Improving noise filters in hearing aids

a grandson to visit his grandmother. listen to the conversation

Researchers at FAU have developed a method that makes it easier to understand speech at high levels of background noise.

Human beings are very skilled at understanding language, even under difficult conditions. However, loud background noises make it difficult for people who are hard of hearing to follow what a speaker is saying. Hearing aids do not really help as currently available models do not filter enough of the background noises out. Researchers at FAU are developing a method that helps people to understand speech better despite background noise. The results have been published in the scientific journal PNAS.

When noises such as loud music, rattling cutlery in a restaurant or murmuring voices disrupt what we can hear, such sources of noise can make it difficult for us and for hearing aid users in particular to understand our conversation partners. This is because hearing aids can amplify quiet noise signals but cannot adequately serve the entire bandwidth of our hearing.

Additional vibration impulses

Researchers at FAU demonstrated that when a vibration impulse is transmitted at the same time as the speech signal, the speech comprehension of test persons in rooms with high levels of noise significantly improves. During their experiment, the researchers used a small vibration motor which participants held between their thumb and forefinger. The body is particularly sensitive to tactile signals here.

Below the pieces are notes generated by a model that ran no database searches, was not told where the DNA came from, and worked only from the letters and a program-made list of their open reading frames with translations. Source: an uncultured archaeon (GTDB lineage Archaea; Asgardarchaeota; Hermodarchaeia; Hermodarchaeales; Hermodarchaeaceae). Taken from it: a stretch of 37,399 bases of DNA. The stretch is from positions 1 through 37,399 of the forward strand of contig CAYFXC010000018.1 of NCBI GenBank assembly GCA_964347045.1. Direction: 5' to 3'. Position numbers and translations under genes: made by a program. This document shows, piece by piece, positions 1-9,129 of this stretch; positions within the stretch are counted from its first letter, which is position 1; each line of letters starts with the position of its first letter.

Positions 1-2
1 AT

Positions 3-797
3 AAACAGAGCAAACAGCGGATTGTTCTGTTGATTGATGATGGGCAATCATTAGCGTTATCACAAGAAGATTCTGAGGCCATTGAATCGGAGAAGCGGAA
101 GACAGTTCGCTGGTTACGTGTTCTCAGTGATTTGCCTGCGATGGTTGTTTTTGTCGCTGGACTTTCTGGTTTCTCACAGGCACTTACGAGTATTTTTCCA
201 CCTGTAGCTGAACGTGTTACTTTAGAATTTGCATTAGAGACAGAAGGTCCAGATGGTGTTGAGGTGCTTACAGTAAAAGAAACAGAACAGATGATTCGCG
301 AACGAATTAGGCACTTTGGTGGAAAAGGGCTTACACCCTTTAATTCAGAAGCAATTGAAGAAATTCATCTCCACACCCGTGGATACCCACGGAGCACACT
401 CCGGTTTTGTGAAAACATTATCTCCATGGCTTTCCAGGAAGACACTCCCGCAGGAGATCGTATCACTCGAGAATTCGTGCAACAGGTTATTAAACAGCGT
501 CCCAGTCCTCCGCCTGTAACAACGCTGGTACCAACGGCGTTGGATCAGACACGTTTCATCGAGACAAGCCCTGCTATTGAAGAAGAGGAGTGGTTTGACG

Understanding the speech signal

The impulse emitted by the motor is similar to the vibrations of smartphone screens when they are touched. The motor emits low level vibrations at the centre of each spoken syllable. This impulse improves speech comprehension because the nervous system, which is responsible for the sense of touch, transmits the signal to the auditory cortex – the area of the brain that processes noise and language signals. This part of the brain reproduces the rhythm of syllables and thus supports the decoding process of syllables and the comprehension of the speech signal.

During their experiment, the researchers selected specific speech signals that they played to the participants. The centres of the spoken syllables were calculated in advance and the vibrating motor was controlled in such a way that it emitted a signal at the relevant time. The next phase of the research involves finding out whether the impulses are transmitted at the right time when the researchers do not calculate the centres of the syllables before the experiment is conducted. They also want to try and discover whether the forefinger is the best place to locate the motor for the tactile signal as placing it near the ear would be beneficial if the system is to be combined with a hearing aid. The results already available will be used to develop new multi-sensory hearing aids that will help users to understand speech better.

More information:

Prof. Dr. Tobias Reichenbach

Phone: +49 9131 85 23354